Macron endorses China’s Silk Road but warns against ‘hegemony’

French President Emmanuel Macron, second left, chats with Chinese President Xi Jinping during a meeting at the Diaoyutai State Guesthouse in Beijing on Monday. (AFP)
Updated 09 January 2018

Macron endorses China’s Silk Road but warns against ‘hegemony’

BEIJING: French President Emmanuel Macron urged Europe Monday to take part in China’s massive Silk Road infrastructure project but warned against “hegemony,” saying both sides should share the benefits.
Macron, on the first day of a state visit, also called on Europe and China to team up on curbing climate change in the face of the US decision to withdraw from the Paris accord.
“Our destinies are linked,” he said in a keynote speech on the future of Sino-French relations during a visit to the northern city of Xian, the starting point of the ancient Silk Road.
“The future needs France, Europe and China,” Macron said, adding he would travel to China “at least once a year.”
Macron started his three-day visit in Xian as a gesture to Chinese President Xi Jinping’s huge New Silk Road project, an initiative to connect Asia and Europe by road, rail and sea.
The $1 trillion infrastructure program is billed as a modern revival of the ancient Silk Road that once carried fabrics, spices and a wealth of other goods in both directions.
Known in China as “One Belt, One Road,” the plan will see gleaming new road and rail networks built through Central Asia and beyond, and new maritime routes stretching through the Indian Ocean and Red Sea.
The project has spurred both interest and anxiety in many countries, with some in Europe seeing it as an example of Chinese expansionism.
Macron said Europe should join the new silk road initiative but added a warning.
“They cannot be the roads of a new hegemony that will put the countries that they traverse in a vassal state,” he said.
“Multilateralism means balanced cooperation.”
The ancient Silk Roads were never purely Chinese, he said. “These roads are to be shared and they cannot be one way.”
The US and Europeans often accuse China of restricting access to its vast market even though they have opened up to Chinese imports.
France has a €30-billion ($36 billion) trade deficit with China.
Macron’s first official visit to Asia marks a new stage in his diplomacy, which has so far been concentrated on Europe and Africa.
He plans to seek a “strategic partnership” with Beijing on issues including terrorism.
In a French version of panda diplomacy, Macron has brought Xi a gift: a retired Republican Guard horse that is currently in quarantine in China.
On climate change, Macron said he would talk to Xi about “relaunching the climate battle” by preparing an increase in their engagements to combat global warming at the COP 24 talks in Poland later this year.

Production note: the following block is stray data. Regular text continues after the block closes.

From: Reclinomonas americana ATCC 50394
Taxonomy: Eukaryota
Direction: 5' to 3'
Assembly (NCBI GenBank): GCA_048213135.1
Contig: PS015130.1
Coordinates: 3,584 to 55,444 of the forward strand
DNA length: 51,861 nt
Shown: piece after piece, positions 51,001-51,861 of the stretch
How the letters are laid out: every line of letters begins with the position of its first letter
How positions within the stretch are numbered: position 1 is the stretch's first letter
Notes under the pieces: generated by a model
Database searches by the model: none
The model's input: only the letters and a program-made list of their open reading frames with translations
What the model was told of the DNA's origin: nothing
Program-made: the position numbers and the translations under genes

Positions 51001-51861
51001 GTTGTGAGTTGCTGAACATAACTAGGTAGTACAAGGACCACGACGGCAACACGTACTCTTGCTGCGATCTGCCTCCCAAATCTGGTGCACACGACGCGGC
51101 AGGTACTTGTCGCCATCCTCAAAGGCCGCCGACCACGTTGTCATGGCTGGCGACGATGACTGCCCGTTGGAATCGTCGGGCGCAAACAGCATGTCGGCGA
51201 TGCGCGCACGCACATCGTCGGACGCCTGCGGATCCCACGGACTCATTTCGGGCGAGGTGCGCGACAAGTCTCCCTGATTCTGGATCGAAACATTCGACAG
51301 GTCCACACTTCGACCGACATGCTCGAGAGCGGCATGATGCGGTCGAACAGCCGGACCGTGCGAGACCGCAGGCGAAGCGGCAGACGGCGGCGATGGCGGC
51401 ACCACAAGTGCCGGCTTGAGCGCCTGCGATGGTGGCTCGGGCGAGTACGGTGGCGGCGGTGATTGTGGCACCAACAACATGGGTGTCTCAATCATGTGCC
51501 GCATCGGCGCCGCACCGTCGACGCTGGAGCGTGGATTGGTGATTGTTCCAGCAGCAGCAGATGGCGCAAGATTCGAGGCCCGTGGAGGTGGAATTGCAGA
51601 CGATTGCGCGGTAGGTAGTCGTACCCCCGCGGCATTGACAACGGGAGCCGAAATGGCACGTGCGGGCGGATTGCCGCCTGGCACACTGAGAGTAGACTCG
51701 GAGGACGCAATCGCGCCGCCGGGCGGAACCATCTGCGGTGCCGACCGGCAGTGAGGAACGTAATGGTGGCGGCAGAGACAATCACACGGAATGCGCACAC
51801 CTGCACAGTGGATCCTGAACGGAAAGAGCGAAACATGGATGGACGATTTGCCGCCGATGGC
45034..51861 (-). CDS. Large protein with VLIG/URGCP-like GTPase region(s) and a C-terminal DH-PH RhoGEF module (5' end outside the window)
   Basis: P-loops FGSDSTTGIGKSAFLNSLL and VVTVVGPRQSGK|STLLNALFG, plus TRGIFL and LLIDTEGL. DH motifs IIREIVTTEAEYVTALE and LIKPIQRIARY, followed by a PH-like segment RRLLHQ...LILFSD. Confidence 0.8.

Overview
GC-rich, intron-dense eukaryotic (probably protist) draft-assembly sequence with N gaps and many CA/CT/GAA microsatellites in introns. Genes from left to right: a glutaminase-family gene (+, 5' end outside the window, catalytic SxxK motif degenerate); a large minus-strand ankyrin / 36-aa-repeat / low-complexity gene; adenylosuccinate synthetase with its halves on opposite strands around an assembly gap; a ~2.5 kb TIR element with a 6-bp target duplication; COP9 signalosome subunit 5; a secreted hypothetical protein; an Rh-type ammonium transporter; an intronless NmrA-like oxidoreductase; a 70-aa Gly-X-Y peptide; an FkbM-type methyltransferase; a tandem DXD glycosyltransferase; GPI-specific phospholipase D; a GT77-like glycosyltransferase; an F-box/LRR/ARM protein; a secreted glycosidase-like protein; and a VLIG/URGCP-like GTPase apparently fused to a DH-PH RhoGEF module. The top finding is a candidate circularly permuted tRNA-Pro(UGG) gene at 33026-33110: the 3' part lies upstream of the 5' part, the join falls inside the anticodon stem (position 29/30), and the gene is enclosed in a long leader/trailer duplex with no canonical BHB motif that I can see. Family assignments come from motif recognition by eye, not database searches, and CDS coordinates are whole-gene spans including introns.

He praised China, the world’s top polluter, for committing to the Paris accord after US President Donald Trump gave notification of America’s withdrawal.
“China kept its word,” he said. “You demonstrate your immense sense of responsibility.”
Cooperation will “show the world that the French and Chinese are capable of making our planet great and beautiful again,” he said in Chinese.
After Xian, Macron traveled to Beijing along with his delegation which includes some 60 business executives and representatives of institutions.
Macron and his wife Brigitte met Xi and his wife Peng Liyuan on Monday night. On Tuesday he will visit the Forbidden City, meet top Chinese officials and oversee the signing of business deals.
Human Rights Watch has urged Macron to call publicly for human rights improvements in China during his meeting with Xi, but the French president’s office said the matter would be addressed privately.
Along with Brigitte, Macron visited the famous terracotta warriors in Xian, as well as a centuries-old Big Wild Goose Pagoda — a Buddhist site — and the city’s mosque.
The 8,000-man clay army, crafted around 250 BC for the tomb of China’s first emperor Qin Shihuang, is a symbol of ancient artistic and military sophistication in a country that proclaims itself a 5,000-year-old civilization.


Hong Kong records 107 new COVID-19 cases in latest spike

Updated 18 January 2021

Hong Kong records 107 new COVID-19 cases in latest spike

  • The Chinese special administrative region last recorded a triple digit figure on Dec. 19 with 109 cases

HONG KONG: Hong Kong reported 107 new coronavirus cases on Monday, the highest toll in nearly a month as authorities tested thousands of residents after an outbreak in an old residential building located in a busy commercial and residential area last week.
The Chinese special administrative region last recorded a triple digit figure on Dec. 19 with 109 cases. At its peak in July 2020 the city logged 149 new infections.
Dozens of infections were found last week in a densely packed apartment building in Yau Tsim Mong, a teeming district in the city’s Kowloon area.
Authorities thereafter ordered mandatory testing on hundreds of people living in the area and neighboring streets.
Hong Kong has recorded nearly 10,000 coronavirus cases and 162 deaths since the start of 2020.
Businesses are reeling from ongoing COVID-19 restrictions which have banned gatherings of more than two people and closed sport facilities, beauty salons and all restaurants for dining after 18:00 local time.